How to Make Pizza!

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Pizza = Good

Everyone has a good idea of how they would make their favorite food if they had the desire to try. The great thing about pizza is that you can try different things, and it will almost always come out tasty. The best way to start is to go around the internet mixing and matching different recipes until you come to something you would like to try. This article will allow me to organize my experiments. As I get closer to cheesy perfection, I will update the recipes and pictures to reflect my progress! The recipe below will make two 16" thin-crust pizzas.





  • 4 2/3 cup flour
  • 1 1/2 cup warm water
  • 1 1/3 tblsp vegetable oil
  • 2 tsp dry yeast
  • 2 tsp sugar
  • 1 1/3 tsp salt
  • 2 cup tomato sauce
  • half an onion, chopped
  • 1/2 head garlic, minced
  • 1 tsp thyme
  • 2 tblsp oregano
  • 1/2 tsp salt
  • 1 1/2 lb any cheese
  • Pepperoni
  • Green Bell Pepper
  • Onion
  • Black Olives
  • Anything!

Kneeing the Doughboy

The crust of a pizza is the canvas on which you will make your masterpiece. It's also the only part of making pizza that can really result in a bad meal. If you add too much flour, you'll have bitter crust. Not enough water, and you won't be able to mold the dough. The only real danger of this happening is if you double one ingredient without increasing the others, which is crazy! Control yourself.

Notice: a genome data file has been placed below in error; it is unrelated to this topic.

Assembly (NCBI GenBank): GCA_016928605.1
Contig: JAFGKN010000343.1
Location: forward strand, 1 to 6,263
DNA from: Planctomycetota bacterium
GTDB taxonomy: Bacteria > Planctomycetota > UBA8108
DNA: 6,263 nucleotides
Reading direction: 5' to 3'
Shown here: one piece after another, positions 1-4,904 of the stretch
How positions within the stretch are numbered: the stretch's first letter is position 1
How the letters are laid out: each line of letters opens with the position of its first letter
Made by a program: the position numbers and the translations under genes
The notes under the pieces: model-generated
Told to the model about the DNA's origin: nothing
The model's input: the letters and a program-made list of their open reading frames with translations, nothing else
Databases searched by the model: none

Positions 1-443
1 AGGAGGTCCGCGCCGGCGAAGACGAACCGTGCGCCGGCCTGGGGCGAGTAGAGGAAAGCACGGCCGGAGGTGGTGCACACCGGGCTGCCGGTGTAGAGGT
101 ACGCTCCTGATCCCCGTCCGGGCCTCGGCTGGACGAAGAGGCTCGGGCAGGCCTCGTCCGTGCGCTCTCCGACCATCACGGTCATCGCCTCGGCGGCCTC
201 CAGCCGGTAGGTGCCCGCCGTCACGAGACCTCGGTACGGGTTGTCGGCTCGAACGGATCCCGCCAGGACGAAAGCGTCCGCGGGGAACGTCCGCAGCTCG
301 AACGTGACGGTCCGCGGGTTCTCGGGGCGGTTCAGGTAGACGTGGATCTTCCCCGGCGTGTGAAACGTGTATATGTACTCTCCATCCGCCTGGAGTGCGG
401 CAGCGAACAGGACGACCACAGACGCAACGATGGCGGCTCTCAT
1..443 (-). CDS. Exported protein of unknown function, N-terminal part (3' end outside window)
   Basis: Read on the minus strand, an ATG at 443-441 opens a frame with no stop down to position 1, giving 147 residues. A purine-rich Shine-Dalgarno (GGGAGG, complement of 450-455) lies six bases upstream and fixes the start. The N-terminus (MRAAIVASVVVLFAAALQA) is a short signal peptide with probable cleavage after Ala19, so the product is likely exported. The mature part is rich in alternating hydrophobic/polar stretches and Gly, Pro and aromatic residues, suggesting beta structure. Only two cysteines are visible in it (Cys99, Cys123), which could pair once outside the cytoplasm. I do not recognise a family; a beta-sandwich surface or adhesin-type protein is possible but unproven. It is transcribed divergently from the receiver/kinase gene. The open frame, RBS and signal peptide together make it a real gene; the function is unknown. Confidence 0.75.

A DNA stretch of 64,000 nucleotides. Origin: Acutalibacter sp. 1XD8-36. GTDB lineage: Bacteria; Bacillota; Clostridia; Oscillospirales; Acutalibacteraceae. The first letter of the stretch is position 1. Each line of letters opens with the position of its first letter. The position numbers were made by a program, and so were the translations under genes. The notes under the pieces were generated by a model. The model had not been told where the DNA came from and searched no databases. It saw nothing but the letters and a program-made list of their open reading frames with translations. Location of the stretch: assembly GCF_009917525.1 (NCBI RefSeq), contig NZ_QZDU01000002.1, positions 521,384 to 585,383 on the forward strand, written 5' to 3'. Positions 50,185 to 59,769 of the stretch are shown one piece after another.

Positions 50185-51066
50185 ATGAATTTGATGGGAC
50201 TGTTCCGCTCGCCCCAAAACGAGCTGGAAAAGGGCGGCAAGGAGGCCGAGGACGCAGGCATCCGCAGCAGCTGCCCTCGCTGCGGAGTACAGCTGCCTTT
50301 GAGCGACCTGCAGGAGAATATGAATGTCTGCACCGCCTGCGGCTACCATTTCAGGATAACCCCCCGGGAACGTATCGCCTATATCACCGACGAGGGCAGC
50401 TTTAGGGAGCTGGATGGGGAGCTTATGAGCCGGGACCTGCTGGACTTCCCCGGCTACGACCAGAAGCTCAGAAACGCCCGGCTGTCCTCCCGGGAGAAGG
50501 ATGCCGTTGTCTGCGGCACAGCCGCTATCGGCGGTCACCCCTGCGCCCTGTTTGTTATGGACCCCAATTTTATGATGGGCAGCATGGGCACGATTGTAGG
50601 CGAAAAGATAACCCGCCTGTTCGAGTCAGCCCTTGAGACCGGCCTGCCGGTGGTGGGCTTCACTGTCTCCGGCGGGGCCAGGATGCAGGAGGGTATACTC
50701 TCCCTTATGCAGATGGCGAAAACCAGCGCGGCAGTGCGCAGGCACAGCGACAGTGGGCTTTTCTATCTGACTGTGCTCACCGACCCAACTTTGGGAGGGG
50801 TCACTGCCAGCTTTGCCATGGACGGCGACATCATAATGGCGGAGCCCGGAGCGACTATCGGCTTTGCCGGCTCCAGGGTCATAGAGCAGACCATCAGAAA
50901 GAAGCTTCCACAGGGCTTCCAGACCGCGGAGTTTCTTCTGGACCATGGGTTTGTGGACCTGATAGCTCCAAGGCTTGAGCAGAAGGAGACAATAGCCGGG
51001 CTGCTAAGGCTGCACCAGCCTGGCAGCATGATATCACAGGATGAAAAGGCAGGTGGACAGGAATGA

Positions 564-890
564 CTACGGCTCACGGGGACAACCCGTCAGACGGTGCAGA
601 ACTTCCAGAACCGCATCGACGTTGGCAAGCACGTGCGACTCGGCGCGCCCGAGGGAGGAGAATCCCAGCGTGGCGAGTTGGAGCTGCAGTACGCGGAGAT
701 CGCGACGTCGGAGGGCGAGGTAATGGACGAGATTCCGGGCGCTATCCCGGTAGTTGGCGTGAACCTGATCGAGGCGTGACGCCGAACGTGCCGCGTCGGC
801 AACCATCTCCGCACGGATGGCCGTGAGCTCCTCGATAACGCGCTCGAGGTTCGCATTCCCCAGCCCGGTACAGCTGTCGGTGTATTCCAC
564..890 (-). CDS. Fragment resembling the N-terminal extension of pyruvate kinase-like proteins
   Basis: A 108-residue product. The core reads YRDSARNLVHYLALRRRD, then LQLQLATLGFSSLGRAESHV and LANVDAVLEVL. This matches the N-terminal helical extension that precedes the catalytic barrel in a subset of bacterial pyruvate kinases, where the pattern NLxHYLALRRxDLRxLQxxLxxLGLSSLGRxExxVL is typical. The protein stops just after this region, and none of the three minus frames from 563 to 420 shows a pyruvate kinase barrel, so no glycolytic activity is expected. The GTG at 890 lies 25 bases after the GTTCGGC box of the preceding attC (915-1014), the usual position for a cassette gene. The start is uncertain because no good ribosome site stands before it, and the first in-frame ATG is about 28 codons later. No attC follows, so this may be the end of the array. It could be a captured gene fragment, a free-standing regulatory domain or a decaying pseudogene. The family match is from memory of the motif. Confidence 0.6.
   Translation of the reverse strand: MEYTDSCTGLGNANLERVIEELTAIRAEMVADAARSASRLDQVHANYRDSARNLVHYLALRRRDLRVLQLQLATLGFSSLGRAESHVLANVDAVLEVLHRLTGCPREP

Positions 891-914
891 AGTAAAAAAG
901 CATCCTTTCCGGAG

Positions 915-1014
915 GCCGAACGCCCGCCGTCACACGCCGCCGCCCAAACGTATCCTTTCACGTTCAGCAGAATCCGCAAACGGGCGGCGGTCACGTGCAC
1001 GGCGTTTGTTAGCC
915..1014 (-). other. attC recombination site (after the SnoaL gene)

Mix the Yeast The yeast, it's alive!!! Mix it all

First, put the yeast into a bowl with 1 cup of warm water (save the remaining 1/2 cup). Let the yeast grow for about 15 minutes. Come back and put all of the dough ingredients (including the yeast mixture and the final 1/2 cup of water) into a mixer with a dough hook. Mix it together until the flour gets fully worked in. Note that at some point the mixer may have a hard time turning as the dough starts to form. If that happens, just pour the mixture on a cutting board and mix it together by hand. You won't need to knead the dough. Your goal is to make it into a single sphere.

Place the dough in a bowl coated with butter or oil (to prevent sticking). Place seran wrap over the top of the bowl, and put it in the fridge. It needs at least 18 hours to rise, we try to let it rise for a full 24 hours. The dough will not rise that much, it may grow to 2-2.5 times the size it was when you placed it in the bowl.

Let it rise.